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The Vedanta Sutras, commentary by Sankaracharya (SBE34), tr. by George Thibaut [1890] at

3. If it be said (that the pradhâna moves) like milk or water, (we reply that) there also (the motion is due to intelligence).

Well, the Sânkhya resumes, listen then to the following instances.--As non-sentient milk flows forth from its own nature merely for the nourishment of the young animal, and as non-sentient water, from its own nature, flows along for the benefit of mankind, so the pradhâna also, although non-intelligent, may be supposed to move from its own nature merely for the purpose of effecting the highest end of man.

This argumentation, we reply, is unsound again; for as the adherents of both doctrines admit that motion is not observed in the case of merely non-intelligent things such as chariots, &c., we infer that water and milk also move only because they are directed by intelligent powers. Scriptural passages, moreover (such as 'He who dwells in

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the water and within the water, who rules the water within,' Bri. Up. III, 7, 4; and, 'By the command of that Akshara, O Gârgî, some rivers flow to the East,' &c., Bri. Up. III, 8, 9), declare that everything in this world which flows is directed by the Lord. Hence the instances of milk and water as belonging themselves to that class of cases which prove our general principle 1 cannot be used to show that the latter is too wide.--Moreover, the cow, which is an intelligent being and loves her calf, makes her milk flow by her wish to do so, and the milk is in addition drawn forth by the sucking of the calf. Nor does water move either with absolute independence--for its flow depends on the declivity of the soil and similar circumstances--or independently of an intelligent principle, for we have shown that the latter is present in all cases--If, finally, our opponent should point to Sûtra II, 1, 24 as contradicting the present Sûtra, we remark that there we have merely shown on the ground of ordinary experience that an effect may take place in itself independently of any external instrumental cause; a conclusion which does not contradict the doctrine, based on Scripture, that all effects depend on the Lord.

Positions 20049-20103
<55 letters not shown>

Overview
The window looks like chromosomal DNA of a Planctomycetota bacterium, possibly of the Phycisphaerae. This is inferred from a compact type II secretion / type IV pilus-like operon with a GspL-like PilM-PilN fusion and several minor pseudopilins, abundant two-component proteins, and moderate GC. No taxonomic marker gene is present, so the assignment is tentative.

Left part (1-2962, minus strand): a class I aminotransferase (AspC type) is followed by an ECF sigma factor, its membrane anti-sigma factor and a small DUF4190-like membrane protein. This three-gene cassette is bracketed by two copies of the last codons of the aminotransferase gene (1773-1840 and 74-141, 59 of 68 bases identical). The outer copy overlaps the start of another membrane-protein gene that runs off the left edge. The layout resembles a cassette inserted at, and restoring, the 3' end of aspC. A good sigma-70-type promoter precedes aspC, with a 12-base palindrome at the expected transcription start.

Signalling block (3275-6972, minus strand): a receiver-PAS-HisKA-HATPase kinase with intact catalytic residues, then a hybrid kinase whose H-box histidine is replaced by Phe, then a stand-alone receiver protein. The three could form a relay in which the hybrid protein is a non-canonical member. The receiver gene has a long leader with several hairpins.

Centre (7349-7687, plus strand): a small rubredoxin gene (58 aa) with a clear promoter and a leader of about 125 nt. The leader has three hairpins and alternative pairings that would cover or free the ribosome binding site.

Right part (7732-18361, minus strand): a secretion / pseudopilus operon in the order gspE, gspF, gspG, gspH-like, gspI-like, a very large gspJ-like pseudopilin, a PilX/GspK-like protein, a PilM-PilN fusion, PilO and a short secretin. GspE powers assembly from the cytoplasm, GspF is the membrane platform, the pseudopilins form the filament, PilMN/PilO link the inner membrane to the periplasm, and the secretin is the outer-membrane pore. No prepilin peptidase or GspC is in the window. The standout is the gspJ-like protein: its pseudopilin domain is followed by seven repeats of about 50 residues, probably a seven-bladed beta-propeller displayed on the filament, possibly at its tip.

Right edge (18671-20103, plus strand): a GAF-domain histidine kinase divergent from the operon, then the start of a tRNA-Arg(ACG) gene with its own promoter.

370:1 Viz. that whatever moves or acts does so under the influence of intelligence.--Sâdhyapakshanikshiptatvam sâdhyavati pakshe pravishtatvam eva tak ka sapakshanikshiptatvasyâpy upalakshanam, anpanyâso na vyabhikârabhûmir ity arthah. Ân. Gi.

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